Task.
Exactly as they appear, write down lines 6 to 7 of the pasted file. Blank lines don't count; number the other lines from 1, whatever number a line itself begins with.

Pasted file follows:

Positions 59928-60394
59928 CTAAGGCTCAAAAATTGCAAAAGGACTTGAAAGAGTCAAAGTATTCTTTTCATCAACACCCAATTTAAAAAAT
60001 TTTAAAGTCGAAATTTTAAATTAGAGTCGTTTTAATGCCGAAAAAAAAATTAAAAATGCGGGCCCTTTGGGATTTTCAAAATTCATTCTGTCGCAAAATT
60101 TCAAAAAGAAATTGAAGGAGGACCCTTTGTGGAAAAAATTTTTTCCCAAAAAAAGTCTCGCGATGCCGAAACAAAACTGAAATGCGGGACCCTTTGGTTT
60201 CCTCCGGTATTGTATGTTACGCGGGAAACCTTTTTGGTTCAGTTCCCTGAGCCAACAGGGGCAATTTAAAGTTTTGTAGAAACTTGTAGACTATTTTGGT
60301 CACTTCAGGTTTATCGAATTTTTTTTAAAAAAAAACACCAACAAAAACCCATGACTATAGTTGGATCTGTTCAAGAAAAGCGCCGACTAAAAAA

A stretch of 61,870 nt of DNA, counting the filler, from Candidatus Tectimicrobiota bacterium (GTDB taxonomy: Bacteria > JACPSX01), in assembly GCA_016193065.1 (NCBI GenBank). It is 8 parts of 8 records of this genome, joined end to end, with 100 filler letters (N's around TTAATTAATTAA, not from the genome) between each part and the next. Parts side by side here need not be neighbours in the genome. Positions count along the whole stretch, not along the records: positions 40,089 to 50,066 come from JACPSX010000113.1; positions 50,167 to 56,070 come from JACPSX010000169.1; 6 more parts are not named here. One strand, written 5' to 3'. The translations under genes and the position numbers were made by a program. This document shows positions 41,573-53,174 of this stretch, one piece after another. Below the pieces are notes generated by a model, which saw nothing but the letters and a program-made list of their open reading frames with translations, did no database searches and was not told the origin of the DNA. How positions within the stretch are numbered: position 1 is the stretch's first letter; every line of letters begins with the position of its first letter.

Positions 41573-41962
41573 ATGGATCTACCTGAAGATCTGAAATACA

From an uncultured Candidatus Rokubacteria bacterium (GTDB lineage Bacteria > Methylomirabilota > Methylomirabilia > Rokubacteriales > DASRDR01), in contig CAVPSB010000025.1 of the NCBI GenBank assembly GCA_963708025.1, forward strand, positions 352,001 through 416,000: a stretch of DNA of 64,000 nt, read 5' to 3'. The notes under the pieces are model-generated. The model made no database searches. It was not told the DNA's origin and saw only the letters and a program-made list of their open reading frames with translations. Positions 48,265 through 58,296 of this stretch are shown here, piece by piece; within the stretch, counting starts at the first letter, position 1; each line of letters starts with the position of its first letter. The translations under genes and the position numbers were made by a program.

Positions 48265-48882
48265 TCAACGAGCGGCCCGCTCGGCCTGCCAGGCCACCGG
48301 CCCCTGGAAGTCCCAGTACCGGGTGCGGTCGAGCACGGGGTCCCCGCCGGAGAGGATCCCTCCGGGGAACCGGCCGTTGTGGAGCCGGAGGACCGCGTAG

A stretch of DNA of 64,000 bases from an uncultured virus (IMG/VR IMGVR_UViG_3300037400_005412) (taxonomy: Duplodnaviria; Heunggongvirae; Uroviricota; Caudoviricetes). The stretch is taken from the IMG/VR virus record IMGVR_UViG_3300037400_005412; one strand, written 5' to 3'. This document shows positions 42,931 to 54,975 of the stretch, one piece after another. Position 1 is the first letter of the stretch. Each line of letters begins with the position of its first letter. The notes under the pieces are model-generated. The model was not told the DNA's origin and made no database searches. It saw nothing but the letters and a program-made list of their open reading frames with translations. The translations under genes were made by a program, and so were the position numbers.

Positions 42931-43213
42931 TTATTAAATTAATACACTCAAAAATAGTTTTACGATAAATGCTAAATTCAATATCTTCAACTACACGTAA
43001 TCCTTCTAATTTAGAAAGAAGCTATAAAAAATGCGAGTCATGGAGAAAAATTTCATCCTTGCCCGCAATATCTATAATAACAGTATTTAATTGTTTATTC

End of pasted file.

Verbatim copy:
60301 CACTTCAGGTTTATCGAATTTTTTTTAAAAAAAAACACCAACAAAAACCCATGACTATAGTTGGATCTGTTCAAGAAAAGCGCCGACTAAAAAA

A stretch of 61,870 nt of DNA, counting the filler, from Candidatus Tectimicrobiota bacterium (GTDB taxonomy: Bacteria > JACPSX01), in assembly GCA_016193065.1 (NCBI GenBank). It is 8 parts of 8 records of this genome, joined end to end, with 100 filler letters (N's around TTAATTAATTAA, not from the genome) between each part and the next. Parts side by side here need not be neighbours in the genome. Positions count along the whole stretch, not along the records: positions 40,089 to 50,066 come from JACPSX010000113.1; positions 50,167 to 56,070 come from JACPSX010000169.1; 6 more parts are not named here. One strand, written 5' to 3'. The translations under genes and the position numbers were made by a program. This document shows positions 41,573-53,174 of this stretch, one piece after another. Below the pieces are notes generated by a model, which saw nothing but the letters and a program-made list of their open reading frames with translations, did no database searches and was not told the origin of the DNA. How positions within the stretch are numbered: position 1 is the stretch's first letter; every line of letters begins with the position of its first letter.